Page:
Hattie Jean Hunter Carter, Regent
Shelly Greene, Vice Regent
Eloise Hatten and Linda Hadler, Co-Chaplains
Donna Luckett, Recording Secretary
Donna Luckett, Corresponding Secretary
Judith Wilcut, Treasurer
Carolyn Oakley Mallory, Registrar
Martha Davenport, Historian
Pat Fosster, Librarian
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HISTORY OF THE CHAPTER
This Daughters of the American Revolution Chapter carries the name of the town where it is located, The town of Russellville, located in Logan County, is named for General William Russell, a Revolutionary War soldier and frontier leader.
General Russell, a prominent early settler of southwestern Virginia, aided in the drafting of the Declaration of Independence. He was educated at the College of William and Mary.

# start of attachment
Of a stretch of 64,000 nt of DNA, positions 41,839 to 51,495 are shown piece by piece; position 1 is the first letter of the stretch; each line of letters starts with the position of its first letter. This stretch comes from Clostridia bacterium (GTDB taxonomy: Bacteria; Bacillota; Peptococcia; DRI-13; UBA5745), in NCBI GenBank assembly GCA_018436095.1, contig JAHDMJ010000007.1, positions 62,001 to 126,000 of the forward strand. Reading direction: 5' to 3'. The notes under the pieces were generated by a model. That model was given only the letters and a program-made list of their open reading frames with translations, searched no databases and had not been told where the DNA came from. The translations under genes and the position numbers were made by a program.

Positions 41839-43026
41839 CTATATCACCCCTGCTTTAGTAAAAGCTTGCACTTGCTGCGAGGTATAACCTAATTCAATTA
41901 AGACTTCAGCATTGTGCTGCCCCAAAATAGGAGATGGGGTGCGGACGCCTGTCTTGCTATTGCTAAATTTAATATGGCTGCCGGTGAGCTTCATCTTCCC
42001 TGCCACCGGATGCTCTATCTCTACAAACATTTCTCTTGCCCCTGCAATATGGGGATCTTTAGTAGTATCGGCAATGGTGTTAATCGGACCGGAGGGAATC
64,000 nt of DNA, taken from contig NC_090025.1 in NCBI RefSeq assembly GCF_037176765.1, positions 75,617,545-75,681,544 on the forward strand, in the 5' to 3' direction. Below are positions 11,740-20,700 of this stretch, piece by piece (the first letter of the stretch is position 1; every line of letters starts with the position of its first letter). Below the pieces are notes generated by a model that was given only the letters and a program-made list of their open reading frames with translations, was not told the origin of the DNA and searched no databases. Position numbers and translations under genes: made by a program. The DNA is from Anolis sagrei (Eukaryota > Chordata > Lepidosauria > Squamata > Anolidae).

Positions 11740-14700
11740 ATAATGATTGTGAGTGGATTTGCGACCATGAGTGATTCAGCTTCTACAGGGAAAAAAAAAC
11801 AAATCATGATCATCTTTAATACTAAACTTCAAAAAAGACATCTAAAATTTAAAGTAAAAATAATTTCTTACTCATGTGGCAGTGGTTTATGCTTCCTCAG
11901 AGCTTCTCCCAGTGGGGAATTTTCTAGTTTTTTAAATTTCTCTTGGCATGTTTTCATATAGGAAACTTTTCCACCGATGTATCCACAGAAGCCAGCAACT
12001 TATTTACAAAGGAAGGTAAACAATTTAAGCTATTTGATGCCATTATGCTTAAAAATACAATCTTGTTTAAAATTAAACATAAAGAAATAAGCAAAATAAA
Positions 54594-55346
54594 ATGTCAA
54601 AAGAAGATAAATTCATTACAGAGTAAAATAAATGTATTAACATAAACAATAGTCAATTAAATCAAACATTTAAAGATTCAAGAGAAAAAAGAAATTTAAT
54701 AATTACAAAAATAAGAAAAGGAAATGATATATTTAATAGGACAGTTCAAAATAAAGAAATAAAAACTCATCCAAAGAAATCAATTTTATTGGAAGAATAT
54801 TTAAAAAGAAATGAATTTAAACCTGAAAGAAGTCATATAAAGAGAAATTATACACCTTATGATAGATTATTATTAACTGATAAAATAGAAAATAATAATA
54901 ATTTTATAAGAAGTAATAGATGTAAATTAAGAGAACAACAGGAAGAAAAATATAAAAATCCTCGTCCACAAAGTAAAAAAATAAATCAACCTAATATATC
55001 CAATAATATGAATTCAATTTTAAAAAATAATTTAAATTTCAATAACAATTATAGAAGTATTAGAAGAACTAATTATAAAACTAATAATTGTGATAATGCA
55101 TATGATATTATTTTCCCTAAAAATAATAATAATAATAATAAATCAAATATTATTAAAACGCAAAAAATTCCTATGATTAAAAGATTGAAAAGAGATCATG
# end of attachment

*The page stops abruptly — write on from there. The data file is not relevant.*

General Russell was a leader in the first attempt to settle Kentucky in September, 1773. That party was ambushed by Indians and his eldest son, Russell, and a son of Daniel Boone's were killed during the attempt. The party returned east.
Russell, a Justice of Fincastle County, Virginia, participated in the Battle of Point Pleasant in 1774. In 1776, he was promoted to Colonel. He was captured by the British and held prisoner after the fall of Charleston in 1780. After a time, he was exchanged and rejoined the Continental Line. He was present at Yorktown in 1781 during the surrender of Cornwallis. Afterwards, Colonel Russell was breveted to the rank of Brigadier General and he commanded the 5th Regiment.
He was an original member of the Society of the Cincinnati and was serving in the Virginia House of Delegates at the time of his death.
His first wife, Tabitha Adams, died in 1776. His second wife was Elizabeth Henry, a sister of Patrick Henry and widow of General William Campbell
Updated February 6, 2019
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